Flora (mythology)

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Flora is in Roman mythology the goddess of flowering, in particular the cereal flowering.

In Ovid it is equated with the otherwise unoccupied Greek nymph Chloris, "And as she spoke, she breathed spring roses from her lips: I was Chloris, which I will (now) called Flora ." They followed in the spring by the personification of the West Wind Zephyr and made ​​her his wife.

It belongs to the circle of vegetation gods, of the gods of the earth and farming and is related to Ceres, Demeter and Tellus. Your worship can be detected at the Oscans and Sabellian tribes of the central Apennines. Flora was also the goddess of youth and cheerful enjoyment of life, and finally the pregnancy, whose symbol is the flower.

Her worship is to be introduced by the Sabinerkönig Titus Tatius in Rome; Numa Pompilius by others to have a Flemish Floralis used for them. On her feast, the Floralia, adorned the homes and they themselves with flowers, the women dressed contrary to the usual custom in bright colors, and song, dance and culinary delights filled the festival. After the First Punic War, also own games of Flora came up in a circus, which from April 28 to May 3 in which instead of wild beasts so-called small game, that is, rabbits, deer, etc., was killed ludi floral.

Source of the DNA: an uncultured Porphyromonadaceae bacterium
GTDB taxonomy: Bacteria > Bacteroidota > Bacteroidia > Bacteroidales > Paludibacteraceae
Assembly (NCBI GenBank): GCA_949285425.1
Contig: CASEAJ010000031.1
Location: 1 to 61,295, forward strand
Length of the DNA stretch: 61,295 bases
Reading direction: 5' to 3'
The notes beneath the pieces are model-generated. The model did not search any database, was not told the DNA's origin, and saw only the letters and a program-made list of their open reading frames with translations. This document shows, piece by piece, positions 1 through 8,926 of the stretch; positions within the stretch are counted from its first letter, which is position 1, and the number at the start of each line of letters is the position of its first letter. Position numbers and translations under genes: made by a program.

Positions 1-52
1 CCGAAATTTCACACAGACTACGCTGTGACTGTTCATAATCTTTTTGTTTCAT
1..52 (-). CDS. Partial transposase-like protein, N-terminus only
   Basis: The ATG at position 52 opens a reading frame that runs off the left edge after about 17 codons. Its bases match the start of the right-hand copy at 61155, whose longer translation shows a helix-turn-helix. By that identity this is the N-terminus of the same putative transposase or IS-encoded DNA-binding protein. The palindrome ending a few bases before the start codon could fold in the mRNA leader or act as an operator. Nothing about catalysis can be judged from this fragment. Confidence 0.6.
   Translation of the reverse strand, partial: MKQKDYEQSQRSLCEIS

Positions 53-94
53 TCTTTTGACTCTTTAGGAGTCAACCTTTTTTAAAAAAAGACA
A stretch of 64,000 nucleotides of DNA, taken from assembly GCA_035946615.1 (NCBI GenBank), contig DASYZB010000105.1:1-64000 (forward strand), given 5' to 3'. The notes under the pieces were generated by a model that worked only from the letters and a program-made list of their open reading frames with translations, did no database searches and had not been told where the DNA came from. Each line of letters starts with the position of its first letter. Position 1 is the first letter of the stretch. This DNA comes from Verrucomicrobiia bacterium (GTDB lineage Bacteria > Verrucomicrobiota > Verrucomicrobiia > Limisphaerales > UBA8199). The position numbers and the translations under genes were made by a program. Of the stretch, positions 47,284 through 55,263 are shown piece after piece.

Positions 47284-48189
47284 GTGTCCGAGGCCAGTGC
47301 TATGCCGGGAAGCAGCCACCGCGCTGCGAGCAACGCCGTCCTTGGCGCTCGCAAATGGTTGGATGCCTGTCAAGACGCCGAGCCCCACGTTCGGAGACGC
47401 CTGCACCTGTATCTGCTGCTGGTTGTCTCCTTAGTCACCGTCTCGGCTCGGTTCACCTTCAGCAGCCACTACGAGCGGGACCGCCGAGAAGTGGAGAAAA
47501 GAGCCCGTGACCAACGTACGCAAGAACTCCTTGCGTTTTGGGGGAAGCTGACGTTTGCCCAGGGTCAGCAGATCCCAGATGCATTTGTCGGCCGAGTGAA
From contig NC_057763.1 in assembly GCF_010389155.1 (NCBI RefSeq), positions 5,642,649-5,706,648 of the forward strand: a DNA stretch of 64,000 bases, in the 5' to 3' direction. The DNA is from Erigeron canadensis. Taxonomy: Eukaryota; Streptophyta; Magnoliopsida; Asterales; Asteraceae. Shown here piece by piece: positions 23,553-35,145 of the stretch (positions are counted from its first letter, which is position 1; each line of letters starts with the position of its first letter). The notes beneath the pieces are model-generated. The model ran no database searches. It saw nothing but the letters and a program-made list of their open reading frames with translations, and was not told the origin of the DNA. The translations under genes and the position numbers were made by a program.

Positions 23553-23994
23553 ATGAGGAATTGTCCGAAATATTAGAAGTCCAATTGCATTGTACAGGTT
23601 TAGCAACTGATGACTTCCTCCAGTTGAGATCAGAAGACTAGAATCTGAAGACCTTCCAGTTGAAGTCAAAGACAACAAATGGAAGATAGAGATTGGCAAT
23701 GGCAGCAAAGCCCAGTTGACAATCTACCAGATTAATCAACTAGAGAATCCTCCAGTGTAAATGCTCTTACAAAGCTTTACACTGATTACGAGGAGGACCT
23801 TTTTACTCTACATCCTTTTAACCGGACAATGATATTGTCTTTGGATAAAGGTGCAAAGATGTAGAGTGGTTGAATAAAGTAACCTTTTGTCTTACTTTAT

Flora had in Rome two temples, one on the Quirinal, the other near the Circus Maximus. The artist presented the flora of a Greek Spring Shore is similar, as flowering, flower-filled virgin. Among the sculptural representations of the so-called Farnese Flora is most famous, a larger than life marble statue, which is now in the National Archaeological Museum of Naples. The wax bust of Flora was widely regarded as one of the most famous sculptural works from the perimeters of Leonardo da Vinci, but has now been unequivocally revealed as a creation of the 19th century.

In allegorical representations of the four seasons Flora embodies the spring.